the proportion in the range "average $\pm$ 2 SDs" is at least 1 - 1/4 = 0.75

the proportion in the range "average $\pm$ 3 SDs" is at least 1 - 1/9 $\approx$ 0.89

the proportion in the range "average $\pm$ 4.5 SDs" is at least 1 - 1/$4.5^2$ $\approx$ 0.95

Chebychev's Inequality gives a lower bound, not an exact answer or an approximation. The proportion of entries in the range "average $\pm z$ SDs" might be quite a bit larger than $1 - 1/z^2$. But it cannot be smaller.

**Interpreting $z$**

$z$ is the number of SDs above average, and is said to be on the *standard units* scale.

Some values of standard units are negative, corresponding to original values that are below average. Other values of standard units are positive. But no matter what the distribution of the list looks like, Chebychev's Inequality says that standard units will typically be in the (-5, 5) range.

Here are some examples of moving back and forth between the original scale and the standard units scale. Recall that the average box office amounts of our list of movies is $m = \$174.29$ and the SD is $s = \$86.15$.

**Examples of converting from standard units to the original units.**
The calculation is straightforward if you remember that $z$ answers the question, "How many SDs above average is the original value?"

If $z = 2.4$, then the movie made $z*s + m = 2.4*86.15 + 174.29 = 381.05$ million dollars.

If $z = -0.3$, then the movie made $z*s + m = (-0.3)*86.15 + 174.29 = 148.45$ million dollars.

**Examples of converting from the original units to standard units.**
First find how far above average the value is on the original scale, then compare the difference with the SD.

If the movie made 220 million dollars, then $z = (220 - 174.29)/86.15 = 0.53$.

If the movie made 120 million dollars, then $z = (120 - 174.29)/86.15 = -0.63$.

In probability and statistics, $z$ is standard notation for values on the standard units scale. Converting to standard units is also known as "finding the $z$-score".

# Confidence Intervals

If we know more about the shape of a distribution than just its average and SD, we might have additional tools to work with it. This section investigates one famous shape of a distribution: the bell curve of the normal distribution.

## The Normal Distribution¶

Some probability histograms are roughly bell shaped, as we have seen. Some distributions of data are also bell shaped, to a rough approximation. For example, here is a histogram of the heights of over 1,000 women. As you can see, it is roughly bell shaped.

```
heights.hist(bins=np.arange(52.5,72.6,1), normed=True)
```

```
np.mean(heights['height'])
```

```
np.std(heights['height'])
```

The heights of the women have an average of just about 64 inches, and an SD of just about 2.5 inches. The range "average $\pm$ 2 SDs" is roughly 59 inches to 69 inches. Chebychev's inequality says that this range should contain at least 75% of the data, regardless of the shape of the distribution. For this histogram, the interval 59 inches to 69 inches contains quite a bit more than 75% of the data.

Is it possible to say something more precise than "quite a bit more," by examining the bell more closely? Let us explore this question, by studying a smooth curve that looks like a bell.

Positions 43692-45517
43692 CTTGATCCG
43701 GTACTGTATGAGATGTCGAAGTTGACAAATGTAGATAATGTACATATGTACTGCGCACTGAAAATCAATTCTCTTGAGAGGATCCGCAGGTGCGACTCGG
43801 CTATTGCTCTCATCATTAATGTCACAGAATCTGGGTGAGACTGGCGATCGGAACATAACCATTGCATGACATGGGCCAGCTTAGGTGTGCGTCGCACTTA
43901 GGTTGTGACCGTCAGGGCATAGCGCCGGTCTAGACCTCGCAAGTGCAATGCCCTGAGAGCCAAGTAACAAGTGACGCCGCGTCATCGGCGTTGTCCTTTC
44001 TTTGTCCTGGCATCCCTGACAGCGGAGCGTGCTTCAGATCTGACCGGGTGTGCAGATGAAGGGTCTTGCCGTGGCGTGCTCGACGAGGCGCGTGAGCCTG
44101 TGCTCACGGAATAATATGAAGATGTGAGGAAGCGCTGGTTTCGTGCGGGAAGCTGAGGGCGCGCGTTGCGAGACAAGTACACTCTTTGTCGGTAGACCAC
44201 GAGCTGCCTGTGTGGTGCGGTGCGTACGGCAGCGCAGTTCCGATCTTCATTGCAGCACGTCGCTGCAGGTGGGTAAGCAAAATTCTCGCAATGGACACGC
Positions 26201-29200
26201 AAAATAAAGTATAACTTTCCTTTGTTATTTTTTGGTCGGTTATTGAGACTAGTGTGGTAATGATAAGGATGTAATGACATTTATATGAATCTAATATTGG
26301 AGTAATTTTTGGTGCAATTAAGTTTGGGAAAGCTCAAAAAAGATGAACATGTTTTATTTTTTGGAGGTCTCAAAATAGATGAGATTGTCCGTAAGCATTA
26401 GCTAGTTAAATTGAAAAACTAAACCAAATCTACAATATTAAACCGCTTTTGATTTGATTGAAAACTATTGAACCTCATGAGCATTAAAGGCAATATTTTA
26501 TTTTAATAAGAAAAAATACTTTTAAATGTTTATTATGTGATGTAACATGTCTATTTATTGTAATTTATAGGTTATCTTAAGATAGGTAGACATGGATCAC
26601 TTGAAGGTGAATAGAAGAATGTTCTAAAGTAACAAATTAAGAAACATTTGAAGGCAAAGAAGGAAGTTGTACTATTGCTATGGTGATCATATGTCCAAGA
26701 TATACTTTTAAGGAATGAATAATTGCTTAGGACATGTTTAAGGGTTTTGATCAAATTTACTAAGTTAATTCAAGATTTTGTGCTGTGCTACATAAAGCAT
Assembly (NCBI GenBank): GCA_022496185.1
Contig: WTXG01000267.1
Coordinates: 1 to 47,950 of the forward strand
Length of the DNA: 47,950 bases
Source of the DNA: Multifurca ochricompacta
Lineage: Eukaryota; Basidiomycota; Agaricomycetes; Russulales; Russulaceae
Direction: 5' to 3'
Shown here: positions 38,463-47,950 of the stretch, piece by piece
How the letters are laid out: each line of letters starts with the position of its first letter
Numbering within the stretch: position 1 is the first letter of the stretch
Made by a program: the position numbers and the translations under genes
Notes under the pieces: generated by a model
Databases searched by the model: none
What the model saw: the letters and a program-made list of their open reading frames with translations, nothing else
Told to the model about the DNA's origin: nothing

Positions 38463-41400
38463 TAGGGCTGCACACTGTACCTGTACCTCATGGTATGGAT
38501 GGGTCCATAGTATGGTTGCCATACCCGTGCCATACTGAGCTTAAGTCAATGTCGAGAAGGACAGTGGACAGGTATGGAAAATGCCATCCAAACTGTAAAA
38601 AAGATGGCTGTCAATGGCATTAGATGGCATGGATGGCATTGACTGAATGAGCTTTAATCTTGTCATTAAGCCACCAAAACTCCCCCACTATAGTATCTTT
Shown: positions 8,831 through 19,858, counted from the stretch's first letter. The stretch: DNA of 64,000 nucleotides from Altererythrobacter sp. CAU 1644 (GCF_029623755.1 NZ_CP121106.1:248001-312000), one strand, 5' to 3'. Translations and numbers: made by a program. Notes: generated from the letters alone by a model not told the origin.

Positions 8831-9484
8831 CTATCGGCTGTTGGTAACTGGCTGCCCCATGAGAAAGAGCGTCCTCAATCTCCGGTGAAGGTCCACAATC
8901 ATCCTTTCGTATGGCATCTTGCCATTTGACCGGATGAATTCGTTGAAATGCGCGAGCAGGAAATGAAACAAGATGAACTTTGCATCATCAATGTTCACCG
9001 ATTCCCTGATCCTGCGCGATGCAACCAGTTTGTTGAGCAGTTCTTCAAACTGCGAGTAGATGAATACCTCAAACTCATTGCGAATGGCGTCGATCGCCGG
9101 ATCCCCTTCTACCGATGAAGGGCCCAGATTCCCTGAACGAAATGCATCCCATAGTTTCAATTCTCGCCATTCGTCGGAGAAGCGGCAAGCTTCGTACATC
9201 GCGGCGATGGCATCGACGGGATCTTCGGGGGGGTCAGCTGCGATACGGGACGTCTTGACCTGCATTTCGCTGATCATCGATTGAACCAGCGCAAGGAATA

### The standard normal curve¶

The bell shaped curve of probability and statistics has an impressive equation. But for now, it is best to think of it as a smoothed version of a histogram of a variable that has been measured in standard units.

$$ \phi(z) = {\frac{1}{\sqrt{2 \pi}}} e^{-\frac{1}{2}z^2}, ~~ -\infty < z < \infty $$In order to work with and display this equation, we need to import some additiona modules.

```
import pylab
import math
from scipy import stats
```

```
# standard normal probability density function (pdf)
z = np.arange(-3.5, 3.6, 0.1)
plots.plot(z, stats.norm.pdf(z), color='k', lw=1)
plots.ylim(0, 0.5)
plots.xlabel('z')
plots.ylabel('$\phi$(z)', rotation=0)
```

As always when you examine a new histogram, start by looking at the horizontal axis. On the horizontal axis of the standard normal curve, the values are standard units. Here are some properties of the curve; some are apparent by observation, and others require a considerable amount of mathematics to establish.

The total area under the curve is 1. So you can think of it as a histogram drawn to the density scale.

The curve is symmetric about 0. So if a variable has this distribution, its mean and median are both 0.

The points of inflection of the curve are at -1 and +1.

If a variable has this distribution, its SD is 1. The normal curve is one of the very few distributions that has an SD so clearly identifiable on the histogram.

Since we are thinking of the curve as a smoothed histogram, we will want to represent proportions of the total amount of data by areas under the curve. Areas under smooth curves are often found by calculus, using a method called integration. It is a remarkable fact of mathematics, however, that the standard normal curve cannot be integrated in any of the usual ways of calculus. Therefore, areas under the curve have to be approximated. That is why almost all statistics textbooks carry tables of areas under the normal curve; it is also why all statistical systems, including the `stats`

module of Python, include methods that provide excellent approximations to those areas.

**The standard normal cumulative distribution function (cdf)**